How can we set myopia control expectations?
In this article:
There is a clinical imperative now to both correct and control childhood myopia - the recent World Council of Optometry (WCO) Resolution has stated that optometrists should incorporate a standard of care for myopia management into their practices. This starts with a conversation on myopia risks, and continues into enacting myopia management strategies.
How do you select a myopia control strategy?
With numerous spectacle, contact lens and pharmacological interventions for myopia control, how do you select which is best? A recent analysis entitled Efficacy in Myopia Control makes this simple. Through a detailed, comparative analysis of the absolute effects of myopia control treatments, it appears that the best of each of the treatment categories offer similar efficacy, with most of the effect being observed in the first year of treatment and similar results thereafter.1
This makes things simple. Pick the treatment you have available - other than single vision and ideally not of the 'less effective' interventions - which best suits the child and also fits your scope of practice.
You can personalize myopia control therapy by selecting treatments based on the clinical and lifestyle considerations of the individual patient. This diagram, from the Johnson & Johnson Vision Managing Myopia Guide, is designed to help guide collaborative decision making between the practitioner, parent and patient.
How do you set expectations for myopia control?
There are some key messages on this from the literature.
How can we gauge success of myopia control?
Utilizing the latest knowledge on efficacy, we can judge the success of a treatment against the efficacy in randomized controlled trials, and when referenced to the average progression observed in age-matched children wearing single vision correction - representing an 'untreated' condition. There are two key points here.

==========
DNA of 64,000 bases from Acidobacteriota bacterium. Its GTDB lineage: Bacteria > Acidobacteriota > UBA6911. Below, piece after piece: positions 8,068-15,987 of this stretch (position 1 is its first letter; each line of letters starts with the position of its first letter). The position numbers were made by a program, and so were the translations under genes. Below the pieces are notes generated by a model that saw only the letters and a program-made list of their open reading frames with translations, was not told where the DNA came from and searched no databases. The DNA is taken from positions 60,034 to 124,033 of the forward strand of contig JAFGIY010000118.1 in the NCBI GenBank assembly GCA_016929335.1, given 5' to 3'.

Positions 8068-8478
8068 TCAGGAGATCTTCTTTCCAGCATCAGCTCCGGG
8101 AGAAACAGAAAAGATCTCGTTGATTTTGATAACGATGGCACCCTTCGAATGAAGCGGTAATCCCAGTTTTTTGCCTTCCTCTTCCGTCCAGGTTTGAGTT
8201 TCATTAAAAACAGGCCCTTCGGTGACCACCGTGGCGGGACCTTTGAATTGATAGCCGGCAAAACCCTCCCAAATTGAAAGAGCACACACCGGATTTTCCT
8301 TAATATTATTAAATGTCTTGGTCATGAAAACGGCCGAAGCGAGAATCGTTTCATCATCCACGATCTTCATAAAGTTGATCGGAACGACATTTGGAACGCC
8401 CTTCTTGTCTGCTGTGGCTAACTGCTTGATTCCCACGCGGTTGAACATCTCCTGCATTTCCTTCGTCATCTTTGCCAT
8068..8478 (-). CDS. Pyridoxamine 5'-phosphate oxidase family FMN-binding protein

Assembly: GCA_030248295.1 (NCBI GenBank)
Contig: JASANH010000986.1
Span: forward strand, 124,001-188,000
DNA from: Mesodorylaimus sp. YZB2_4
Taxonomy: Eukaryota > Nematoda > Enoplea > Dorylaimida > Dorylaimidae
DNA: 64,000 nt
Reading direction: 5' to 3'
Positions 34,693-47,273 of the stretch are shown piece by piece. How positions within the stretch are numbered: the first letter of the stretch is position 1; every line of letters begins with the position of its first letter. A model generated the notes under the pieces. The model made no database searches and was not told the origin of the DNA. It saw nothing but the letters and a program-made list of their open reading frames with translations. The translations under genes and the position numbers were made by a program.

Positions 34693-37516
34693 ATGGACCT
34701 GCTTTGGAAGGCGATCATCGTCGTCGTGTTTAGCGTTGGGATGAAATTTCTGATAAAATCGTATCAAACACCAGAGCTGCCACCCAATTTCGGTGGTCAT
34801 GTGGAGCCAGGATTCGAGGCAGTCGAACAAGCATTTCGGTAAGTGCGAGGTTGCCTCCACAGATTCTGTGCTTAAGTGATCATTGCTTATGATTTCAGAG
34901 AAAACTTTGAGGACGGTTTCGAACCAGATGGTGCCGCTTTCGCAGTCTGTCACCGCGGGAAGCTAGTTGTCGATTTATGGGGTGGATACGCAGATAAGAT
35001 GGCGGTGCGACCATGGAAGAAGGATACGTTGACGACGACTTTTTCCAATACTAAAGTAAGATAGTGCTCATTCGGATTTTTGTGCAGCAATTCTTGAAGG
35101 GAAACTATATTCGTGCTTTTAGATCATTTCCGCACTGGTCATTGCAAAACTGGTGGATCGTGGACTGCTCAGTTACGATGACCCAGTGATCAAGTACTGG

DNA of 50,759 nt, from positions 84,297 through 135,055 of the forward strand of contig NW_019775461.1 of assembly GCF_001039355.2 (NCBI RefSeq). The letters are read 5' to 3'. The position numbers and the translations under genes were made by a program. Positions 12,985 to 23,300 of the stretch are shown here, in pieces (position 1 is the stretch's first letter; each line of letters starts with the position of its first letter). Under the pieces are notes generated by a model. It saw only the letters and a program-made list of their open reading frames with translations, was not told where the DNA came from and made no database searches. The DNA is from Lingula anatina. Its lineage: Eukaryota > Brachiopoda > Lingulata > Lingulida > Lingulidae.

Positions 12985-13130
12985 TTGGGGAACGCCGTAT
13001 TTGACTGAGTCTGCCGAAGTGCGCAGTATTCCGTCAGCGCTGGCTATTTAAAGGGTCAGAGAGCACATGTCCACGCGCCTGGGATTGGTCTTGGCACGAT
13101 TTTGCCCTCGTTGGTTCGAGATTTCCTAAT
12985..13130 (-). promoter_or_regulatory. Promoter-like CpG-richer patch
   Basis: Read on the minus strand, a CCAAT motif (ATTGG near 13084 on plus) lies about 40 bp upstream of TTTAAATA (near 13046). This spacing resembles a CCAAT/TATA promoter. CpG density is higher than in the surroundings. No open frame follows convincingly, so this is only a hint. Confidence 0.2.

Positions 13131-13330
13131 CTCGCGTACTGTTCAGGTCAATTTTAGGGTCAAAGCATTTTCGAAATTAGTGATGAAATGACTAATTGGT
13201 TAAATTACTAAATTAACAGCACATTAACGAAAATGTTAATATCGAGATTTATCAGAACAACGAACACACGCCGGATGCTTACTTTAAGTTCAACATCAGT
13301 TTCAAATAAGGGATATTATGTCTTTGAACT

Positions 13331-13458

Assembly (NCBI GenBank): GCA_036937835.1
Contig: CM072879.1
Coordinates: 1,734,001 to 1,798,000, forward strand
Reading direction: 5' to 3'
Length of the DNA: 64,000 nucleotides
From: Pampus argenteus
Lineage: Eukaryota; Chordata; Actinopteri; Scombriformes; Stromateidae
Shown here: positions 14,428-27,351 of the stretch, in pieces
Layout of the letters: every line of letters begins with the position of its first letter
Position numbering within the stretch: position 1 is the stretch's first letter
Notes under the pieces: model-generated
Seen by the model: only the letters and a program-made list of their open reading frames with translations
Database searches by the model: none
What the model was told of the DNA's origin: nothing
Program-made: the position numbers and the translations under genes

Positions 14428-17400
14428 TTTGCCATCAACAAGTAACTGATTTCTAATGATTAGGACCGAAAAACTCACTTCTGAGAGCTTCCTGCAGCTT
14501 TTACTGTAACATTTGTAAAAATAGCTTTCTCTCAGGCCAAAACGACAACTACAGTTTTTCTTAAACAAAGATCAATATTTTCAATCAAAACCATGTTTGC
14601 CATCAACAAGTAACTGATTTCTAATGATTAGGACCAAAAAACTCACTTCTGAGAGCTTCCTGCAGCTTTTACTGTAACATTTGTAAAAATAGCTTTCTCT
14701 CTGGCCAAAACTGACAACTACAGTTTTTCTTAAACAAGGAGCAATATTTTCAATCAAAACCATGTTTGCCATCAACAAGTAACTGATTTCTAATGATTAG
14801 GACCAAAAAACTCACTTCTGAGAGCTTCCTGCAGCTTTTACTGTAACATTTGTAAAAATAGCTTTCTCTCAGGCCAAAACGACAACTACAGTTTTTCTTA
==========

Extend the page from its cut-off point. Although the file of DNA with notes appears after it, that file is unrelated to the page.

If a child's myopia progression across a year is substantially less than these 'averages' by age and ethnicity, this likely represents an acceptable myopia control result.
What if the treatment is not working?
By virtue of providing averages, some children will progress faster or slower than the average, even when a myopia control strategy has been implemented. If a treatment doesn't appear to be slowing myopia as much as expected, consider factors such as the frequency and usage of the treatment. Is the patient compliant, and are they comfortable and satisifed with the treatment? Ensure that their goals for their vision correction are achieved as well as providing suitable myopia control intervention.
Read more on managing myopia control outcomes
Meet the Authors:
About Kate Gifford
Dr Kate Gifford is a clinical optometrist, researcher, peer educator and professional leader from Brisbane, Australia, and a co-founder of Myopia Profile.
This content is brought to you thanks to unrestricted educational grant from
- Brennan NA, Toubouti YM, Cheng X, Bullimore MA. Efficacy in myopia control. Prog Retin Eye Res. 2020 Nov 27:100923. (link) [Link to Myopia Profile paper review]
- Bullimore MA, Brennan NA. Myopia Control: Why Each Diopter Matters. Optom Vis Sci. 2019;96(6):463-465. (link)
- COMET Group. Myopia stabilization and associated factors among participants in the Correction of Myopia Evaluation Trial (COMET). Invest Ophthalmol Vis Sci. 2013 Dec 3;54(13):7871-84. (link)
- Bullimore MA, Jones LA, Moeschberger ML, Zadnik K, Payor RE. A Retrospective Study of Myopia Progression in Adult Contact Lens Wearers. Invest Ophthalmol VIs Sci 2002;43:2110-3. (link)
- Parssinen O, Kauppinen M, Viljanen A. The Progression of Myopia From Its Onset at Age 8-12 to Adulthood and the Influence of Heredity and External Factors on Myopic Progression. A 23-year Follow-Up Study. Acta Ophthalmol 2014;92:730-9. (link)
- Gao C, Wan S, Zhang Y, Han J. The Efficacy of Atropine Combined With Orthokeratology in Slowing Axial Elongation of Myopia Children: A Meta-Analysis. Eye Contact Lens. 2021 Feb 1;47(2):98-103. (link)
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